Point Omega, Paperback Book
3.5 out of 5 (3 ratings)


'Point Omega is a treat: the most satisfying and least cryptic of DeLillo's late novels' Sunday Telegraph Reading the fiction of Don DeLillo is an utterly original experience: powerful, prescient, perceptive.

Writing in a prose that is both majestic and muscular, his unerringly accurate vision penetrates deep into the soul of America and consistently leaves readers with a fresh perspective on the world.

Since the publication of his first novel, in 1971, he has been acknowledged across the world as one of the greatest writers of his generation.

Richard Elster, a retired secret war adviser, has retreated to a forlorn house in a desert, 'somewhere south of nowhere'.

But his planned isolation is interrupted when he is joined by a young filmmaker intent on documenting his experience in a one-take film.

The two men sit on the deck, drinking and talking. Weeks go by. And then Elster's daughter Jessie visits. When a devastating event follows, all the men's talk, the accumulated meaning of conversation and isolation, is thrown into question. Written in hypnotic prose, this substantial novel is both a metaphysical meditation and a deeply unsettling mystery, from which one thing emerges: loss, fierce and incomprehensible. 'Another formidable construction by a very distinctive writer' Evening Standard 'A pared, intense anti-parable ...so rigorous and so precise' Observer 'Impossible to forget' Sunday Times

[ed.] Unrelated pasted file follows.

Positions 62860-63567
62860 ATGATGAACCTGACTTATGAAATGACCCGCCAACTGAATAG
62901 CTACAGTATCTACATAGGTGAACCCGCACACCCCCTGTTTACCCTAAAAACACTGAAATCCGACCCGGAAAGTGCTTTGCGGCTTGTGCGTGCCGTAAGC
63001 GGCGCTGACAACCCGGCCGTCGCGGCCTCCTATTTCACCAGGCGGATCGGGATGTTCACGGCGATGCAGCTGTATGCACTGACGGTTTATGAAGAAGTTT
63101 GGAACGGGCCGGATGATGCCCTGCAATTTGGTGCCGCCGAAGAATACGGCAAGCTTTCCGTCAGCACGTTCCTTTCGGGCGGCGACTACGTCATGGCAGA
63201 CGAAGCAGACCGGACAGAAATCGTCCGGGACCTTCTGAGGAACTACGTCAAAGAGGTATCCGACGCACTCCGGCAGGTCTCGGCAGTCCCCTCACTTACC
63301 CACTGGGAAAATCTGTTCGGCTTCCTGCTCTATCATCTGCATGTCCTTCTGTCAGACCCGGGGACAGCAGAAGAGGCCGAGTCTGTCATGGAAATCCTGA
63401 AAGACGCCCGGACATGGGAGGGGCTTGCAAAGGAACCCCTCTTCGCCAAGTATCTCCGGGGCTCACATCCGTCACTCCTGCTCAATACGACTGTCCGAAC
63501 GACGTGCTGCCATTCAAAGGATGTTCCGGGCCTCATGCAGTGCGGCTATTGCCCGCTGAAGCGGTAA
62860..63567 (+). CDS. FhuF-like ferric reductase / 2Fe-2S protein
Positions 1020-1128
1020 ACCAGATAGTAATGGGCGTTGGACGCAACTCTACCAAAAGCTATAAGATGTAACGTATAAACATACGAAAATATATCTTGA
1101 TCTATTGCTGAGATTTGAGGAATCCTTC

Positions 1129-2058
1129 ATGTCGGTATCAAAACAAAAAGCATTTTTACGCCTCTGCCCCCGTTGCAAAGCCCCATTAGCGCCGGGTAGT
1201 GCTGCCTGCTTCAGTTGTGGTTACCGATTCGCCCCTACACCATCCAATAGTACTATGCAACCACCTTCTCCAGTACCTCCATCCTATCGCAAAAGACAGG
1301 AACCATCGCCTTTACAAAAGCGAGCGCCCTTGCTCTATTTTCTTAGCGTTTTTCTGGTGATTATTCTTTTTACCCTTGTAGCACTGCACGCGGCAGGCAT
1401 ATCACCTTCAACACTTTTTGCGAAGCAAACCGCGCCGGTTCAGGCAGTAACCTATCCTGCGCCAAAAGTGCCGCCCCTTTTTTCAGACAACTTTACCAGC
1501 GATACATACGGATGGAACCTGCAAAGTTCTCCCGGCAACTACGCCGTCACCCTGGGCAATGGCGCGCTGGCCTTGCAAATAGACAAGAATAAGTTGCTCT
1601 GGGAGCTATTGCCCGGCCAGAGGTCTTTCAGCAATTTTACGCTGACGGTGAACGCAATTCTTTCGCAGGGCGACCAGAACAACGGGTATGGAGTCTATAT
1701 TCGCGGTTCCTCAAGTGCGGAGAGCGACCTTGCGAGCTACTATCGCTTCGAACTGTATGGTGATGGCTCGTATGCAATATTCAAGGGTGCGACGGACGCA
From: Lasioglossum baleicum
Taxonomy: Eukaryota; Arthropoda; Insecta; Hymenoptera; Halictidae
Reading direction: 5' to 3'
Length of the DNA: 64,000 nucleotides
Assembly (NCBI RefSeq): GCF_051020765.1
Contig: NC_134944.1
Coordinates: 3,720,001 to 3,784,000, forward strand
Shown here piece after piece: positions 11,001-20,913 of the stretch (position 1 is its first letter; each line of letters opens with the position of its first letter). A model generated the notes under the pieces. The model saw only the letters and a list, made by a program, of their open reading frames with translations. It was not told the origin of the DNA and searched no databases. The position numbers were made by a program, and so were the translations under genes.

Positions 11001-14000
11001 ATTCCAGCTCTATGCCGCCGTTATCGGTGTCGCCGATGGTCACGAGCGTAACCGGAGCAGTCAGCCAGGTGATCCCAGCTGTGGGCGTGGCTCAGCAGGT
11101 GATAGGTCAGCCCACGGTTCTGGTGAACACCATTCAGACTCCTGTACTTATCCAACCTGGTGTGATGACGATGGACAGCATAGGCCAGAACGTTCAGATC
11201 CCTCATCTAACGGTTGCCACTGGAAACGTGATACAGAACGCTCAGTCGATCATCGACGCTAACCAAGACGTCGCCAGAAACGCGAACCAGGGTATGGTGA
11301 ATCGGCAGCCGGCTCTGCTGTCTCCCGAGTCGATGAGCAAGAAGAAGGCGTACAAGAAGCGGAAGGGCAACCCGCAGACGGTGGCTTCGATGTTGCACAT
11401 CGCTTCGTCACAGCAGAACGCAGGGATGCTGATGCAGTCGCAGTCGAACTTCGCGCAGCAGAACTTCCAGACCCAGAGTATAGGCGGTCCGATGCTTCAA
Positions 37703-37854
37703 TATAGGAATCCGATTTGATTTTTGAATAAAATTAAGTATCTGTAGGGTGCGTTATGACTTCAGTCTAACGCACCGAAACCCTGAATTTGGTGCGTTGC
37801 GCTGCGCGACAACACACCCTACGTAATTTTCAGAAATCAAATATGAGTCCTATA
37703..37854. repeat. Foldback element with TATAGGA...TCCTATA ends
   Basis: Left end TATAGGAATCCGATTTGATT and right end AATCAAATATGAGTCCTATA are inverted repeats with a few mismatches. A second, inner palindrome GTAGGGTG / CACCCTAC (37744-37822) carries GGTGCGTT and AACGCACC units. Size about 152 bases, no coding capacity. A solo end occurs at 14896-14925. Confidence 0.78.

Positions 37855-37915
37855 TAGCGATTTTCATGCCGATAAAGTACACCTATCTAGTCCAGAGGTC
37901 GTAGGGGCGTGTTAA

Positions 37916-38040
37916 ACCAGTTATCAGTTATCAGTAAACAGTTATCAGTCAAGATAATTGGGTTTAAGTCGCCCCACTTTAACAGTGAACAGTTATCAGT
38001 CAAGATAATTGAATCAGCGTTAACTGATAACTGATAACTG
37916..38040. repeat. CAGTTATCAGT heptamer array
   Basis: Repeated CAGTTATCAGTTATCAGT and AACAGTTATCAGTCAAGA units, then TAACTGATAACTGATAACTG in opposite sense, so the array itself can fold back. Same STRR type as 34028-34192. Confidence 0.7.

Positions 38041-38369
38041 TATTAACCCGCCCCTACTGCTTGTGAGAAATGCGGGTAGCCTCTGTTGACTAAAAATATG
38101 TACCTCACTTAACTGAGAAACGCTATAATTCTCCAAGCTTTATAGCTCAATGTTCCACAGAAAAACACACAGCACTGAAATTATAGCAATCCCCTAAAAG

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Showing 1 - 3 of 3 reviews.

Review by

Hhhmmm not sure what I can say about this book to be honest. The hidden meaning of this story is really.....still hidden to be honest.The book starts with an unknown person watching an art film of Pyscho and ends the same way. In between you follow Jim Finley, a struggling film maker, trying to talk Richard Elster into making a film about his time as a war advisor. This he does on Eslter's house in the desert and hence begins the hidden story of hiding from the real world and the fact that nothing is really that important. The true reason for the trip he begins to forget and begins to watch as time seems to flow slower and less stressfully out in the dessert.After this Elsters daughter turns up and I cannot say more as this will then spoil the story...regardless to say the book ends up back at the museum and the film watcher. Who is then joined by someone who can read peoples lips and know what they say before they say it.I can't get my head around this book and I always feel like I am missing something in DeLillo's books when I read them. For me personally I am glad this was only 148 pages long - half way through this I already wanted to give up.

Review by